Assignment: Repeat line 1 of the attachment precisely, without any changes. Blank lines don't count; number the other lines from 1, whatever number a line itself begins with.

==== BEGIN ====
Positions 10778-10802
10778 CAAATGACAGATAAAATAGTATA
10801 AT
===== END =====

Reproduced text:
Positions 10778-10802